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Microbes May Offer Clues to Improve Endometriosis Care

Published Date:

April 12, 2017 – Cells that typically grow in the lining of the uterus can emerge in other places in the abdominal cavity where they don’t belong, resulting in severe pain and infertility. The condition, called endometriosis, affects nearly 200,000 women annually in the U.S.

A new study by Southern Illinois University Medicine scientist Andrea Braundmeier-Fleming, PhD, could lead to an earlier diagnosis and new treatments for the disease. Dr. Braundmeier-Fleming has been awarded a $12,500 grant from the Endometriosis Foundation of America to help develop an analysis method that uses the patient’s own microbiome (the collective term used to describe microbes within/on an individual’s body) to check for the condition. SIU School of Medicine was one of 10 universities in the nation to receive this research funding.

Microbiome research is an emerging field that investigates how microbes (bacteria, fungus and viruses) that live within and on our bodies affect our health. The study results could help determine which microbes are specifically associate with endometriosis. Identification of these microbial communities will help develop targets to restore healthy microbial populations, which will reduce inflammation and chronic pain, in addition to possibly restoring fertility.

“The information gleaned from something microscopic can have a very big impact on women’s health,” said Braundmeier-Fleming, assistant professor in the Departments of Medical Microbiology, Immunology and Cell Biology (MMICB), Obstetrics and Gynecology (OB-GYN) and a member of Simmons Cancer Institute at SIU. “We need more effective treatments for reproductive disorders, and our clinical and laboratory data could bring answers closer to clinical application."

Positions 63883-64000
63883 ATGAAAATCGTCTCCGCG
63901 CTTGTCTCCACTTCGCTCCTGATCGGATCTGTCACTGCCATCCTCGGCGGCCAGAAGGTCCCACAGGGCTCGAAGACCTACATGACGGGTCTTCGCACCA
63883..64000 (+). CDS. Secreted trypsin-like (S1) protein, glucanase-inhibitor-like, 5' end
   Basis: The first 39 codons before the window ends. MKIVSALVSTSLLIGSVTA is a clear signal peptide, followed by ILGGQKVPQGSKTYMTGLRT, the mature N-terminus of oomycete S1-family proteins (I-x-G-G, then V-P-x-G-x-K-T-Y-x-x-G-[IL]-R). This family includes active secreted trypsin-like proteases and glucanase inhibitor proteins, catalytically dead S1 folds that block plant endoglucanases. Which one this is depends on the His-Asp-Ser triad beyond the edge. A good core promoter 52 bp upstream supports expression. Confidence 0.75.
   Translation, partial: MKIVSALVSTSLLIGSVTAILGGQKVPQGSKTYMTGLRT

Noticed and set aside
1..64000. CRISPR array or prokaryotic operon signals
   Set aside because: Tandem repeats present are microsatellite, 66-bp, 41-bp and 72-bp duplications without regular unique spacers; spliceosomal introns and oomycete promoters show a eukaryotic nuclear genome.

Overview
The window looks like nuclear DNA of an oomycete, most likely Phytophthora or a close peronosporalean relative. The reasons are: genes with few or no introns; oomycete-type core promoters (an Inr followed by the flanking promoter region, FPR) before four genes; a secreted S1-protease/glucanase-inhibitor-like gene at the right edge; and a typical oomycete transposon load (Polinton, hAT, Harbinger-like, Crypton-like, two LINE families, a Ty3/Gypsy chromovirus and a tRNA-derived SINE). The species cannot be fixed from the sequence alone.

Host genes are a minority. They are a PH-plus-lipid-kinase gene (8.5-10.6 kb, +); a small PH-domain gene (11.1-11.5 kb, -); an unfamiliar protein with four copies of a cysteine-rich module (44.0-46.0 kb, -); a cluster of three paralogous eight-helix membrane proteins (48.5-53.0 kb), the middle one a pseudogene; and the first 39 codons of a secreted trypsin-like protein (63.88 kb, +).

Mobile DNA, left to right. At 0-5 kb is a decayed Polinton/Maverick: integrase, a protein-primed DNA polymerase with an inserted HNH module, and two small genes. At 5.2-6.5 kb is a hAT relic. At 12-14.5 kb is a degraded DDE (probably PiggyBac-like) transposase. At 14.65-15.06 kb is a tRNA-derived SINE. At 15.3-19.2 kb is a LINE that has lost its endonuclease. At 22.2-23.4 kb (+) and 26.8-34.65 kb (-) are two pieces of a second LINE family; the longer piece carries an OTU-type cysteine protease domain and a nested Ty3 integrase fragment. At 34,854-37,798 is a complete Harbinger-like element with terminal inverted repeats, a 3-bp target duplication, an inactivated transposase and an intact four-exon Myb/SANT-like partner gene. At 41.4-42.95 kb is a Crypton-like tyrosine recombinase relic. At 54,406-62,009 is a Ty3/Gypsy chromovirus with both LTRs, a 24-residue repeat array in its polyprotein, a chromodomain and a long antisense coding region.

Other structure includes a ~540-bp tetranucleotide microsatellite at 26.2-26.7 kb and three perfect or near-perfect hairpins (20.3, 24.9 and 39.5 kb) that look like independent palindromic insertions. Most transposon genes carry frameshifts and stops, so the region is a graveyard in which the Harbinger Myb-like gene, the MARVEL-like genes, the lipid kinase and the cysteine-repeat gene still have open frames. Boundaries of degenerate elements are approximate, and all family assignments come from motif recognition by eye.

Braundmeier-Fleming’s research uses machine-based learning analytics to objectively diagnosis endometriosis, rather than the current surgical ‘gold standard’ intervention. The studies explore the effects of endometriotic lesion growth on the microbiome, using technology to advance the understanding and development of potential treatments.

J. Ricardo Loret de Mola, MD, chair of the OB-GYN department and professor of OB-GYN and MMICB, is co-investigator on the study. “Our research could have a positive impact on this debilitating gynecological disease,” he said. “If we can pinpoint a specific microbial community profile that is associated with endometriosis, then the diagnosis is simplified and more health care providers will be able to make the diagnosis, allowing for earlier intervention.”

The symptoms of endometriosis include pelvic pain during and between periods, pain during sex and heavy menstrual bleeding. Women with the condition often suffer for 6 to 10 years before proper diagnosis.

If you have pelvic pain that interferes with daily activities, see your personal physician for a check-up. SIU Medicine is recruiting women for a related endometriosis study. Please contact the project coordinator, Kathleen Groesch, at 217-545-6671 or, for information about the project.


Schedule an interview or request more information by contacting SIU Medicine's Office of Public Relations and Communications at or 217-545-3854.

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